Over the last 20 years, there has been a great deal of innovation in the field of FPMRS, not only involving surgical implants, but also new methods of treating a range of common conditions, including stress incontinence and overactive bladder. There are many forces that drive innovation, including the desire to improve patient outcomes and address unmet clinical needs. Both physicians and industry play an important role in the development of new devices and techniques to treat pelvic floor disorders, but the future of innovation is being challenged by a number of external forces, including FDA decisions and mass tort litigation. As surgeons, we find ourselves at a crossroads, and which way we go depends not only on these external factors, but on our own actions. In this lecture, we will explore the history of innovation in FPMRS, and how we can have an impact on the future of our field.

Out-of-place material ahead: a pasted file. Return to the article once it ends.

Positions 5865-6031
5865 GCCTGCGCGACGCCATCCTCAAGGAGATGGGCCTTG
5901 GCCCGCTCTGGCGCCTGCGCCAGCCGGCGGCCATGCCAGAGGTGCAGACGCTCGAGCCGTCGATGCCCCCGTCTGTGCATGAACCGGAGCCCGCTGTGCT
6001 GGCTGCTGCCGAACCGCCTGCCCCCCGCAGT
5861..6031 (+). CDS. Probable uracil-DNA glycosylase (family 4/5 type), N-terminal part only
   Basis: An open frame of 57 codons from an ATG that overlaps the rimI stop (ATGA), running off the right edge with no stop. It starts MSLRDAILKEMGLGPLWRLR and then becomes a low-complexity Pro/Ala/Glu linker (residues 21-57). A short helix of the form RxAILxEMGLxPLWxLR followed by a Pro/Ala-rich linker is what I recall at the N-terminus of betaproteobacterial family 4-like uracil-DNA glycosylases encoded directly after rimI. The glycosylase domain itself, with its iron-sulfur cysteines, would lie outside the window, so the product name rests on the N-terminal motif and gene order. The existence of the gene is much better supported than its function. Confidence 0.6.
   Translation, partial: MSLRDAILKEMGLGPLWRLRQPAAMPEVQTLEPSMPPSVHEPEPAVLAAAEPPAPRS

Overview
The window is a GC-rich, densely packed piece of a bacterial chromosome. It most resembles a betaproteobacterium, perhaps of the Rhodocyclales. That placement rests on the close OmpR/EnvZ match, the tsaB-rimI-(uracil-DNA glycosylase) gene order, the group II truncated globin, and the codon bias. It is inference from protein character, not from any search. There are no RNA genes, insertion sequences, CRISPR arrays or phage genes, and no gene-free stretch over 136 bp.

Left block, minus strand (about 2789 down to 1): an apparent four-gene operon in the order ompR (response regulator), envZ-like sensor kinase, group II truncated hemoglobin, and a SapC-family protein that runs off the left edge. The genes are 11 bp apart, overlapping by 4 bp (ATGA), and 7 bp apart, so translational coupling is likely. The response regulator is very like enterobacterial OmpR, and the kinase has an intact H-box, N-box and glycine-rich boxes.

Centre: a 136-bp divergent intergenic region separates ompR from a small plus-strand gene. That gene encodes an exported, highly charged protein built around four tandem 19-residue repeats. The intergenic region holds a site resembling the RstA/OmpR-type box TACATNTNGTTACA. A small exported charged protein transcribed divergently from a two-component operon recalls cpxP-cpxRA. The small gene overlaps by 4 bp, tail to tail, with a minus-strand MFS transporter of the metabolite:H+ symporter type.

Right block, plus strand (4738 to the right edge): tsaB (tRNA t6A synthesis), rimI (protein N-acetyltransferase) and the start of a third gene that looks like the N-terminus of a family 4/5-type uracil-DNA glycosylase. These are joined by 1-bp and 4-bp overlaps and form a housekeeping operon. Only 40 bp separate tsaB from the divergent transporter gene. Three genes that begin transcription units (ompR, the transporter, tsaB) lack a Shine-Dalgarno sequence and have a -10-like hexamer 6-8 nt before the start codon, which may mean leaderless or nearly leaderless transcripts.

Describe the changing regulatory process for new medical devices in the field of FPMRS
Review the history of litigation involving transvaginal mesh for prolapse and stress incontinence
Identify factors that medical device companies consider when evaluating potentially innovative solutions
Director of Urogynecology and Reconstructive Pelvic Surgery, Assitant Professor of Ob/Gyn, Harvard Medical School,
Mount Auburn Hospital
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